Take the 2-minute tour ×
Stack Overflow is a question and answer site for professional and enthusiast programmers. It's 100% free, no registration required.

This question already has an answer here:

#define SQR(x) (x*x)
int main(){
int a;
a= SQR(3-4);
return 0;

Output :-13

How does the macro function work here to give the output as -13?

share|improve this question

marked as duplicate by Paul R May 27 at 12:18

This question has been asked before and already has an answer. If those answers do not fully address your question, please ask a new question.

It works as follows: 3-4*3-4.To get correct answer,use #define SQR(x) ((x)*(x)) –  Don't You Worry Child May 27 at 12:18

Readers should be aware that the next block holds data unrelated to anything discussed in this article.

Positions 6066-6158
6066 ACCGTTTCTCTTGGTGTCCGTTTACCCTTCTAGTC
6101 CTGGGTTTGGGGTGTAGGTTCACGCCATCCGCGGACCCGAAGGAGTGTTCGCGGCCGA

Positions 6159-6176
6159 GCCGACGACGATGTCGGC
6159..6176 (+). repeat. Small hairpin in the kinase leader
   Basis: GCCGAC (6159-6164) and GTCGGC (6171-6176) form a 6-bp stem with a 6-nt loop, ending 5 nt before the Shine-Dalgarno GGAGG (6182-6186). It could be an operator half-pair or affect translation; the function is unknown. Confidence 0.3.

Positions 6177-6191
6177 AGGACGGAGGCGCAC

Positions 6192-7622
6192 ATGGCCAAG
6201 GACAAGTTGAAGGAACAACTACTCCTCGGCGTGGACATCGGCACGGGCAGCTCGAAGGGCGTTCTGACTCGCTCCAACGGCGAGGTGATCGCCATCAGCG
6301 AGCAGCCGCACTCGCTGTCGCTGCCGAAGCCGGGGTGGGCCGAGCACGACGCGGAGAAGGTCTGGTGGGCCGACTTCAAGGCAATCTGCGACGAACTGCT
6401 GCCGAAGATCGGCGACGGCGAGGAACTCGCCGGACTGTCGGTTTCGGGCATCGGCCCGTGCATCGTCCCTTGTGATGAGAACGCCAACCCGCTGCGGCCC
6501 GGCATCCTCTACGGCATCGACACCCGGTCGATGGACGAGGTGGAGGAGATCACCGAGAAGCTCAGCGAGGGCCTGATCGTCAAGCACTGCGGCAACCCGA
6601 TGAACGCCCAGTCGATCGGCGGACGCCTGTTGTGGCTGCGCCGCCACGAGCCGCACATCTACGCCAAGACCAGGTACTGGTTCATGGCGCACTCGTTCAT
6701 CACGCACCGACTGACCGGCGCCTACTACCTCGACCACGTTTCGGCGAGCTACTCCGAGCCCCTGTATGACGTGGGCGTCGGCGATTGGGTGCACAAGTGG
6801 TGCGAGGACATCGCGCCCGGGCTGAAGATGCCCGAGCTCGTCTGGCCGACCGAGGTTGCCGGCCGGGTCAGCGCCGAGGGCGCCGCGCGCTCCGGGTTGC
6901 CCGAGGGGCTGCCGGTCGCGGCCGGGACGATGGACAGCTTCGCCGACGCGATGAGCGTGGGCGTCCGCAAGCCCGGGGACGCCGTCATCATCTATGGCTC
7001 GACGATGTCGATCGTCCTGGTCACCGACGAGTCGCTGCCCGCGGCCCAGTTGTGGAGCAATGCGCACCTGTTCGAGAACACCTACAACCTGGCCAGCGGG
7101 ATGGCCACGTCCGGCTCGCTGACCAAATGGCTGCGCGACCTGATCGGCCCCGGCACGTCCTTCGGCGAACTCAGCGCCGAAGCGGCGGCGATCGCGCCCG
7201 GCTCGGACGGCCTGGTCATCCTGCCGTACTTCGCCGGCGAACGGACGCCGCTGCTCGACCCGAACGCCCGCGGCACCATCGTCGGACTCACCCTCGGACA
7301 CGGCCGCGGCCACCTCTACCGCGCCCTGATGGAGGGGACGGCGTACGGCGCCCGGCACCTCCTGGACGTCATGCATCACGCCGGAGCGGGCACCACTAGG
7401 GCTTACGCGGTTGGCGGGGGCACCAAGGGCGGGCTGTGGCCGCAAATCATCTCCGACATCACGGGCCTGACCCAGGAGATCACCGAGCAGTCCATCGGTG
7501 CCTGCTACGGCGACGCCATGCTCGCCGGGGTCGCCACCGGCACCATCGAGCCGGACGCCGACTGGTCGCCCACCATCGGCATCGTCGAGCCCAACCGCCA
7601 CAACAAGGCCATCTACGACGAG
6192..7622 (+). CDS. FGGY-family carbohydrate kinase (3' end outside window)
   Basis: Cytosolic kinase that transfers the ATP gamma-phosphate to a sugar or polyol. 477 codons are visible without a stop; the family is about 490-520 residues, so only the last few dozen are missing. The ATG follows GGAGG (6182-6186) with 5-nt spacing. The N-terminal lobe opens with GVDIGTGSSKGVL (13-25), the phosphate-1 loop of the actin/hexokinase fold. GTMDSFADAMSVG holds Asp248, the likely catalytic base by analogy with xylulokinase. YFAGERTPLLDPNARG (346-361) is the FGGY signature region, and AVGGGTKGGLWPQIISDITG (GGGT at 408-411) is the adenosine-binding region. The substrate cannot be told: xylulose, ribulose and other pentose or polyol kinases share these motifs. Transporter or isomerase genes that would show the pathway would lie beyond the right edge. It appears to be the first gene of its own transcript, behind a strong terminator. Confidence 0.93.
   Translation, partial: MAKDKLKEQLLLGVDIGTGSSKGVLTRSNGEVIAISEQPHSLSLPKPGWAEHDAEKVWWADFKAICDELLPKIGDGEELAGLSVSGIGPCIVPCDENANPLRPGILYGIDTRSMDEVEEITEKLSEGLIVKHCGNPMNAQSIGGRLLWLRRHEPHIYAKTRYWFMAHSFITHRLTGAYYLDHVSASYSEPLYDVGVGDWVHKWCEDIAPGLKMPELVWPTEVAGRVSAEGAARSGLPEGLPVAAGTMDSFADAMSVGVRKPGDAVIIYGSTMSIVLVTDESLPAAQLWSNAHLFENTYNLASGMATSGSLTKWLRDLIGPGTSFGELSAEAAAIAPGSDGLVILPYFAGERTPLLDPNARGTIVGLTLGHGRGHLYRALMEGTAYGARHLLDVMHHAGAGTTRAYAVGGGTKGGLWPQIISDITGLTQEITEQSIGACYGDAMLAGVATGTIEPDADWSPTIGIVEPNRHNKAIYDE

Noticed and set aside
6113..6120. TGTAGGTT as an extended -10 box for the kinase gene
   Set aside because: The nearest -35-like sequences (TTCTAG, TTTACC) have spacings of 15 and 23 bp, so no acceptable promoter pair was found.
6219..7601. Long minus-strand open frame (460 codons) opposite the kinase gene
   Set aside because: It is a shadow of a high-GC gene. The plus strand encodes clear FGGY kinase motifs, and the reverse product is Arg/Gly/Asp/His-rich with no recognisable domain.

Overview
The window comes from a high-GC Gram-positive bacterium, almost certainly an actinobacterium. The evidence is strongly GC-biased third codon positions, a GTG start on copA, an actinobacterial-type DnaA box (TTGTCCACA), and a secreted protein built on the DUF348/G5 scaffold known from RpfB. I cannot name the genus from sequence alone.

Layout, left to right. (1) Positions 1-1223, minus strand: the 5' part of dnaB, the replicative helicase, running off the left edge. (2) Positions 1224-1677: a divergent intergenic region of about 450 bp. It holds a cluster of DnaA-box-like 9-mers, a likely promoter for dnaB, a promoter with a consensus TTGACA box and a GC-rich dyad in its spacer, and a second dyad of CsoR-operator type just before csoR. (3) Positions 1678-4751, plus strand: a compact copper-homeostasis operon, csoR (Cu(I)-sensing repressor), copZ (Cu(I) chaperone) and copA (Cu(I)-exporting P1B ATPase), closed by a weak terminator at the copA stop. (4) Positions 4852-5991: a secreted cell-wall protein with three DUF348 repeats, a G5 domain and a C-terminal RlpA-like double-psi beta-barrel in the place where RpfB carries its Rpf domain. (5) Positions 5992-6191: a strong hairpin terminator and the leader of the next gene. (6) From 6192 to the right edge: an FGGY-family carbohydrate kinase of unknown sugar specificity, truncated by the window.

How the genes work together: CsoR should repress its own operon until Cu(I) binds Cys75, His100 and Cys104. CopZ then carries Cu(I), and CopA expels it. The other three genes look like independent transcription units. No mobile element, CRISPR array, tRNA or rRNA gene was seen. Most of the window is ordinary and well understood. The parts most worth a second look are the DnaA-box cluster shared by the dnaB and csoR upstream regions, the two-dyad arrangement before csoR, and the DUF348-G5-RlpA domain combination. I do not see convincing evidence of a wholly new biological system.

It evaluates to 3-4*3-4=3-16=-13. –  Rohan May 27 at 12:18
try SQR((3-4)) –  DSquare May 27 at 12:19
@Rohan wouldn't it be 3-12-4 = -9-4? –  Mauren May 27 at 12:19
@Mauren: What's the difference? + and - have same precedence. –  Don't You Worry Child May 27 at 12:20

1 Answer 1

The expression inside SQR gets 3-4*3-4, and given the precendence of operators, gives you that result. This is a common mistake in macros. In principle, every argument should be surrounded with parentheses, if it involves some calculation:

#define SQR(x) ((x)*(x))

You'll get the expected result.

share|improve this answer

Not the answer you're looking for? Browse other questions tagged or ask your own question.